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genie101

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About genie101

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  1. The rules the Judge will have to apply are set out here. Have a read in advance of the hearing. He will need to explain why he didn't file his defence in time. If he delayed making the application it could be tough for him as delay can be difficult to overcome, as set out here. In balance though, if he can show he has a reasonable defence to the claim, the judgment will probably be set aside and the claim will proceed to a trial at a later date.
  2. You need to concentrate on preparing your case for the trial and ensuring any deadline for filing and serving documents / evidence is met. You need to check the previous court orders but it would be unusual for the court to allow an expert at a small claim trial. The court prefers all expert evidence to be in writing, with questions being put to him and replied to well in advance of trial. If you don't want to pursue the claim and defend the counterclaim any further, you need to strike a deal with the defendant. If you want it all to come to an end, you could suggest a drop hands and
  3. This sounds as if it is going to go to trial because she is clearly an unreasonable individual. Summary judgment applications are difficult as there is a high burden for you to overcome. Basically, you have to prove her defence is hopeless and fanciful. From experience, where the matter rests largely upon who is telling the truth and who is lying, Judges are reluctant to grant summary judgment as there is always some chance that the defendant's version of events will be preferred at trial. The Judge at a summary judgment hearing will not deal with the matter in the same way as a trial. He
  4. MCOL is quite restrictive on the length of particulars of claim.
  5. Unlike court issue fees to commence a claim, the enforcement fees are fixed regardless of value (that is the position in England & Wales, and I anticipate it will be the same in Scotland). Unfortunately, spending money on enforcement fees might see you left further out of pocket if there are no assets to enforce against - it sounds as if the trading company running the hotel is a different company. You might want to write to the debtor with a copy of the judgment, notifying that you will shortly be sending the bailiff round unless they pay within 7 days. Having a bailiff in their rece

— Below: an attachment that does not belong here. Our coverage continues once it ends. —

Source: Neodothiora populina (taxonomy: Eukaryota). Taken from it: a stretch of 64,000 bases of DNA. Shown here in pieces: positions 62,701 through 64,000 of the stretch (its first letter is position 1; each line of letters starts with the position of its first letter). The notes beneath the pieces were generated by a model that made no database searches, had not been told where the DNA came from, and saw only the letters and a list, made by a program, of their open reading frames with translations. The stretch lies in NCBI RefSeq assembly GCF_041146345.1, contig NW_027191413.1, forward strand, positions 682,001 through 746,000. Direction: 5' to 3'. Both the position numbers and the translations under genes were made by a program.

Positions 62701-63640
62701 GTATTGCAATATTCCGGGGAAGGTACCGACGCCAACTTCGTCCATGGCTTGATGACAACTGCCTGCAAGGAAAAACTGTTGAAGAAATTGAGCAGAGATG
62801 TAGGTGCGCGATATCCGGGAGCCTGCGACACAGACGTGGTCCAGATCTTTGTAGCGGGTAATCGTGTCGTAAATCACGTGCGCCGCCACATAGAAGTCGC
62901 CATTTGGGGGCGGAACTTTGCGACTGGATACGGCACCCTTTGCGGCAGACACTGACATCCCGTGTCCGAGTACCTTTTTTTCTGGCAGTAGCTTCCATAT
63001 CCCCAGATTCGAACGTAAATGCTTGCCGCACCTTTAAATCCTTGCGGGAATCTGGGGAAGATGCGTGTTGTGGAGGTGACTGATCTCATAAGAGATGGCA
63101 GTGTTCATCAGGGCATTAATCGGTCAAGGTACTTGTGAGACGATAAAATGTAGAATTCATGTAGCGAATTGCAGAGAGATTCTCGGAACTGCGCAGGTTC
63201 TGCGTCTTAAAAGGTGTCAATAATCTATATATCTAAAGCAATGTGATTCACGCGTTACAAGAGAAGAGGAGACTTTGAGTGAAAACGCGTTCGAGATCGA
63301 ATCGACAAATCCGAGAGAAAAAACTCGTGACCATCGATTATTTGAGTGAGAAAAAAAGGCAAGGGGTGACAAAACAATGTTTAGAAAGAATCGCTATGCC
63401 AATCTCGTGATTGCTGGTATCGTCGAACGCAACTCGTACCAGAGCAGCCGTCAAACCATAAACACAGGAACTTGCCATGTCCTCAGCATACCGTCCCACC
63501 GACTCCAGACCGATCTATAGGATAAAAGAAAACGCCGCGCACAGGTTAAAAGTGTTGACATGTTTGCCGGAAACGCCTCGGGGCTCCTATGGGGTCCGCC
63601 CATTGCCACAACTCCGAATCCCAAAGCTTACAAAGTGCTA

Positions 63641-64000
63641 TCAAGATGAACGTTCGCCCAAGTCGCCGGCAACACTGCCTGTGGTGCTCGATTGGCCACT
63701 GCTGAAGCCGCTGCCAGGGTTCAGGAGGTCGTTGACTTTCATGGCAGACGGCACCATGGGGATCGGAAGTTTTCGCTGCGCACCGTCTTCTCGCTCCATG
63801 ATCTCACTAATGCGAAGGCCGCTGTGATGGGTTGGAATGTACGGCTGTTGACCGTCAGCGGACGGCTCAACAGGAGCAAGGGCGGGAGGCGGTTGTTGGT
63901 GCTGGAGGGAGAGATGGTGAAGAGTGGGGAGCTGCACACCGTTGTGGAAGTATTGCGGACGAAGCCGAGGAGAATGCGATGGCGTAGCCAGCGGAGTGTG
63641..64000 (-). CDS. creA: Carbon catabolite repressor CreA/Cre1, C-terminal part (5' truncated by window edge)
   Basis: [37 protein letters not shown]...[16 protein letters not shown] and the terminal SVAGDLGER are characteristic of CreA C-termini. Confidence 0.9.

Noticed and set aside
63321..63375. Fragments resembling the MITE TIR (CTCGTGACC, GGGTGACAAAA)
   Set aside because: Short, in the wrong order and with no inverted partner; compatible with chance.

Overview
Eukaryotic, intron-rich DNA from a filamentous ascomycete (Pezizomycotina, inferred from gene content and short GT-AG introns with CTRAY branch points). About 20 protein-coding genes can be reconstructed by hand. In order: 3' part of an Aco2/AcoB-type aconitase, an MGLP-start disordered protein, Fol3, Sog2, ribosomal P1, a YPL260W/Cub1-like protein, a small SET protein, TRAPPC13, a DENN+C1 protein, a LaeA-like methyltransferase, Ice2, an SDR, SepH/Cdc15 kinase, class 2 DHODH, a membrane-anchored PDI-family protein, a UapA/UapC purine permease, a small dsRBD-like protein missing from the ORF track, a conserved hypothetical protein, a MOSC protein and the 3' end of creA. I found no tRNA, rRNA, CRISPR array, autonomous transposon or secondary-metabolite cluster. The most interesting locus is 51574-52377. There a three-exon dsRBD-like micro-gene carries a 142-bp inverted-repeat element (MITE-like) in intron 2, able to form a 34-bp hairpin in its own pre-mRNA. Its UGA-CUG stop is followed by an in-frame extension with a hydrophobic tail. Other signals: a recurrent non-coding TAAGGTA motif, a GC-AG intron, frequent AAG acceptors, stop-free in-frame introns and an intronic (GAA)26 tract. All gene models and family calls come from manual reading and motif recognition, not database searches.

6. Have you been ordered to pay costs in the tribunal or is this a "what if?" question. The reason I ask is that it is unusual for costs to be awarded to either party in employment tribunal proceedings.
  7. 1. By filing an acknowledgment of service, the defendant has 28 days from "deemed service" to file (at court) and serve (on you) a defence. The court can confirm the date of deemed service for you, which is usually the second day after it posts the claim form to the defendant. 2. It depends what you mean when you say "add to". If the defend the matter, you will be given the opportunity to file and serve the documents and information you want to rely upon before trial. You can then add more detail as to what was said, your legal authority, calculation of losses etc. What you might not be able
  8. Your legal expenses policy, under which the solicitors are being paid, is not an open cheque for legal costs. The insurers will want to limit their exposure and will likely encourage a commercial settlement between the parties if one can be reached. From the sound of it, the builder might not be reasonable so the matter may go all the way to trial. There will soon be a point when you are asked if you want to mediate the matter. You will need to discuss this with your solicitor but on the whole, it is worthwhile trying as if it settles on favourable terms - great, but it if doesn't settle
  9. If you aren't getting anywhere with the other side, you might just want to put this in the hands of the court. Some Judges can be very lenient and bend over backwards to help people who need time to pay. Some however, believe creditors should not be deprived their money. The court may be prepared to permit payment to be made by instalments under CPR 40.11(a) if it is satisfied that the payments are likely to be met.
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